US headlines were clearly far more watered down and the articles themselves seemed to say little of substance. While Al-Ahram has its bias, headlines definitely conveyed more urgency (and hence importance), and for the most part, the perspectives were well-substantiated. Significantly, being in this part of the world, we were getting a different kind of media filter, profoundly different from those that shaped my views and understanding of the "peace process" while in America.
To make up for the lack of and sometimes misrepresentation on the "peace-process" from an Arab point of view, we bought a book containing a collection of essays by Edward Saida Christian Palestinian born in Jerusalem, raised in Egypt, and currently living (in exile) in America. Said is a well-respected literary and cultural critic, and perhaps the most visible intellectual voice for the Palestinian struggle. He contributes frequently to the opinion section in Al-Ahram, where many of the essays in his book 'Peace and its Discontents' first appeared.
From reading Said's essays, dating back to the (in)famous handshake between Arafat and Rabin on the White House lawn in September 1993, it seems that not much has changed, and according to Said, have only gotten worse. Said is not opposed to peace, nor is he an advocate of violence. What he is against is the public manipulation by media and governments pretending peace has been achieved when in reality, the "peace process" is a sham; in his opinion the signing of the accords is a renunciation of the principal objectives of the Palestinian struggle. The Palestinians continue to live in a condition of dispossession under a system of "limited self-rule" that is imposed by the Israeli Jews and assisted by the Palestinian leadershipnamely Yasir Arafat, of whom he is equally critical.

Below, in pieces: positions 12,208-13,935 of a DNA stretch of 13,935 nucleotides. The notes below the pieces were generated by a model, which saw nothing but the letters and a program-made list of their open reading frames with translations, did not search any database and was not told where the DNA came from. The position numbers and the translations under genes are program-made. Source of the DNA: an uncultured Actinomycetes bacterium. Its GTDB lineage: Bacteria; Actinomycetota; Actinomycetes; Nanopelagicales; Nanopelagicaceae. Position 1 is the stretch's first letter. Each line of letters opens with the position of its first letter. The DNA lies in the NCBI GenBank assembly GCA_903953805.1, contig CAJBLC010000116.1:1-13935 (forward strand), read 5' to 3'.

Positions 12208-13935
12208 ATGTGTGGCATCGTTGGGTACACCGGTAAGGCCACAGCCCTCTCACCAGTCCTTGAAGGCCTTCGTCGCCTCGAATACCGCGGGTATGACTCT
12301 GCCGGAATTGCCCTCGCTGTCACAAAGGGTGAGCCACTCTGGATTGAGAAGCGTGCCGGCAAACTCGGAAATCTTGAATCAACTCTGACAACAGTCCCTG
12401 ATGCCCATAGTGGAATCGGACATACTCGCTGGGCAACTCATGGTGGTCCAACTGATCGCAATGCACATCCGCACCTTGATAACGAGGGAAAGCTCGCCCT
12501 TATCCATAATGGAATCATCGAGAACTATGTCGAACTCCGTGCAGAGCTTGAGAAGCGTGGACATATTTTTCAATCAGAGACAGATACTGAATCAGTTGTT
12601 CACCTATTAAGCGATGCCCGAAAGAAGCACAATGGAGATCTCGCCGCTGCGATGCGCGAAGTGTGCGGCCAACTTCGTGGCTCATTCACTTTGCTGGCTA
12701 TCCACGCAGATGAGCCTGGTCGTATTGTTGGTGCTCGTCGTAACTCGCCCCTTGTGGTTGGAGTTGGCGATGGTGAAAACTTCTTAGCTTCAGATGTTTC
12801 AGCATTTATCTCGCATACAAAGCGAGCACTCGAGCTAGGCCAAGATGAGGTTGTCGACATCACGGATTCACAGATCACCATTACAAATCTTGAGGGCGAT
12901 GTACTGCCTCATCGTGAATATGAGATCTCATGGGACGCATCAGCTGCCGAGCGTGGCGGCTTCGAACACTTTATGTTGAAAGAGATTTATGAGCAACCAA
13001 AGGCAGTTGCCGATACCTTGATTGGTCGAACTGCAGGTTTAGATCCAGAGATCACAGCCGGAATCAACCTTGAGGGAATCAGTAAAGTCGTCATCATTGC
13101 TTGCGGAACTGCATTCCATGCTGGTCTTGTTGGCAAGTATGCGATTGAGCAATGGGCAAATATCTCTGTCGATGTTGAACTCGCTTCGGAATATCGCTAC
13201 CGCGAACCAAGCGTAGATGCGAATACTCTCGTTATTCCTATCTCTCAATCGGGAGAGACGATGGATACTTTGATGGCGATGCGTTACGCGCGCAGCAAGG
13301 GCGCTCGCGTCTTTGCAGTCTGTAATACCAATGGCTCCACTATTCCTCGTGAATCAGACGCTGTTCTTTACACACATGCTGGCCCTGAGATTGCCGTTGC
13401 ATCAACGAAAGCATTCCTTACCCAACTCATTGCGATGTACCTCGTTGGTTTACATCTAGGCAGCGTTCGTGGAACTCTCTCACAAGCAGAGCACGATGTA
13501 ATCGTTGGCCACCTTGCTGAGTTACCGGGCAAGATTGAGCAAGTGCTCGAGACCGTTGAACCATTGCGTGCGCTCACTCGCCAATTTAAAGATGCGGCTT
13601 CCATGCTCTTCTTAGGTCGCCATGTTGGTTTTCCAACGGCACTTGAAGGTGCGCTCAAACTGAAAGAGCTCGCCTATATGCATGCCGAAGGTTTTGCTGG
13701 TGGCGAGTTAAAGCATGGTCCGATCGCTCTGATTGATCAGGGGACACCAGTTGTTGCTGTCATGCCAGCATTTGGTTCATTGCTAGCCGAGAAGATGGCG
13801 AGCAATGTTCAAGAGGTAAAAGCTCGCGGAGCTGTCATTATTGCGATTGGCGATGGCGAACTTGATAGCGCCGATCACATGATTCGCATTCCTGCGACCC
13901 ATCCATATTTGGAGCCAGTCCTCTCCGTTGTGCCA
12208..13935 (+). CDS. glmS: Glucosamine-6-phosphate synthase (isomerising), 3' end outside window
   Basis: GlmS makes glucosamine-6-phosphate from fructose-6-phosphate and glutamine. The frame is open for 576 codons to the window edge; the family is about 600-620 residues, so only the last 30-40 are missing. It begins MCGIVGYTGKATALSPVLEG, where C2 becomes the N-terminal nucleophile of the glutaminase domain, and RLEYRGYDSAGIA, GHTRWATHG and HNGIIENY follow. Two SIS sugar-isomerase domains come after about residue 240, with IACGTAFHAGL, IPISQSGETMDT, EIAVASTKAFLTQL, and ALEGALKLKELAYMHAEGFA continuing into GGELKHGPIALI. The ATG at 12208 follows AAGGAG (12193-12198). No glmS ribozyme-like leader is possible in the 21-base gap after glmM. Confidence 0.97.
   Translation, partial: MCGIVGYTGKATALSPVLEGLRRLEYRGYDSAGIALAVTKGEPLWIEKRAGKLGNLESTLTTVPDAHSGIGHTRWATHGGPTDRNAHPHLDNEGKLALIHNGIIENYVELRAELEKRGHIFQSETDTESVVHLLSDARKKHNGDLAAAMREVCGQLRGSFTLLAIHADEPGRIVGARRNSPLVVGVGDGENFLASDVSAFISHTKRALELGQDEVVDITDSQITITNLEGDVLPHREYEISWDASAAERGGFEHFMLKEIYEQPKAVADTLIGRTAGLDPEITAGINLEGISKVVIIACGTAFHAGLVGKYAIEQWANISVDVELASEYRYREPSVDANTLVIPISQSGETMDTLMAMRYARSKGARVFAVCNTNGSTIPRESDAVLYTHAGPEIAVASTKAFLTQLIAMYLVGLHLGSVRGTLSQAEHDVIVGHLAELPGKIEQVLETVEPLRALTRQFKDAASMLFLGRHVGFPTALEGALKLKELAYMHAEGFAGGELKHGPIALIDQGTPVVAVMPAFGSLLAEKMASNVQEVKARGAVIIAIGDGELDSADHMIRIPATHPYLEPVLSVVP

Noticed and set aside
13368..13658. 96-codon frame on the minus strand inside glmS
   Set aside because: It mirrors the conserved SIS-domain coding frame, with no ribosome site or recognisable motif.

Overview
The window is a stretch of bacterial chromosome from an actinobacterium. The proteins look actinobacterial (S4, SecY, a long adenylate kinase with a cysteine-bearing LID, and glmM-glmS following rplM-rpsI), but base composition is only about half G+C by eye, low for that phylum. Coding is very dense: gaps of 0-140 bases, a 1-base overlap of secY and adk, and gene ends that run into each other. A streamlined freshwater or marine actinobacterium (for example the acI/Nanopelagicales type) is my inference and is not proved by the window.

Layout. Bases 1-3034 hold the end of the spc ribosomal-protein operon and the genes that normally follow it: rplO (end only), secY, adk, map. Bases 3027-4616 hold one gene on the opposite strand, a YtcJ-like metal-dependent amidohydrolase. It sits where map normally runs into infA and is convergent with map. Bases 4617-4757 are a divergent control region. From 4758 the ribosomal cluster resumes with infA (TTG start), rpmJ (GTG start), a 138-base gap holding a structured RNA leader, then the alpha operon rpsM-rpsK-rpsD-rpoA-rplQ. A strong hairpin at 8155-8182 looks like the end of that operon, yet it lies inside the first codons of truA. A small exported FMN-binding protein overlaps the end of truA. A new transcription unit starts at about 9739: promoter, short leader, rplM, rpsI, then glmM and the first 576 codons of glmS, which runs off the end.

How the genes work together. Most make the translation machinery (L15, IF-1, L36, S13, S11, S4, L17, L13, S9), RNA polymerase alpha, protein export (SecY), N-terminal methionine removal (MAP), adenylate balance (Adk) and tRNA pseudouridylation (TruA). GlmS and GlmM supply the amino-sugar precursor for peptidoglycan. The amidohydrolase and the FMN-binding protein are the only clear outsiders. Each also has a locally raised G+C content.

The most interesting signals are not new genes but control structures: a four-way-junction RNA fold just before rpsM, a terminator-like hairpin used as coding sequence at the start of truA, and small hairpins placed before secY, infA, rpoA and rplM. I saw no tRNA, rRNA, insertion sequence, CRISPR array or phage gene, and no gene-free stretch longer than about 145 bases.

Said maintains that the primary injustices inflicted upon the Palestinian Arabs still exists: the Israeli's still have control over Palestinian security, resources (water, roads), borders, and freedom of movement. Palestinian laws and appointments must first be approved by the Israelis before they can take effect. The Israeli's exercise control over the Palestinian economy, keeping it at a very low level of viability in order to enforce its state of dependency on Israel. And finally, there is little if any hope of repatriation/compensation for the 3.5-4 million Palestinian refugees that endured losses to their land, rights, and livelihood in 1948 and 1967. It's hard to argue with what he presents, one-sided as it may be.
The Jewish kingdom existed 3000 years ago with Jerusalem as its capital. In the first century BC, the Jews were expelled from their land and exiled until, as some insist, the creation of the Jewish state of Israel in 1948. There is no doubt that throughout history, the Jews have been persecuted and/or exiled, forced to live only where they were accepted and often for only as long as they were welcome. I can absolutely understand their right to nationhood, their claim to the "Promised Land".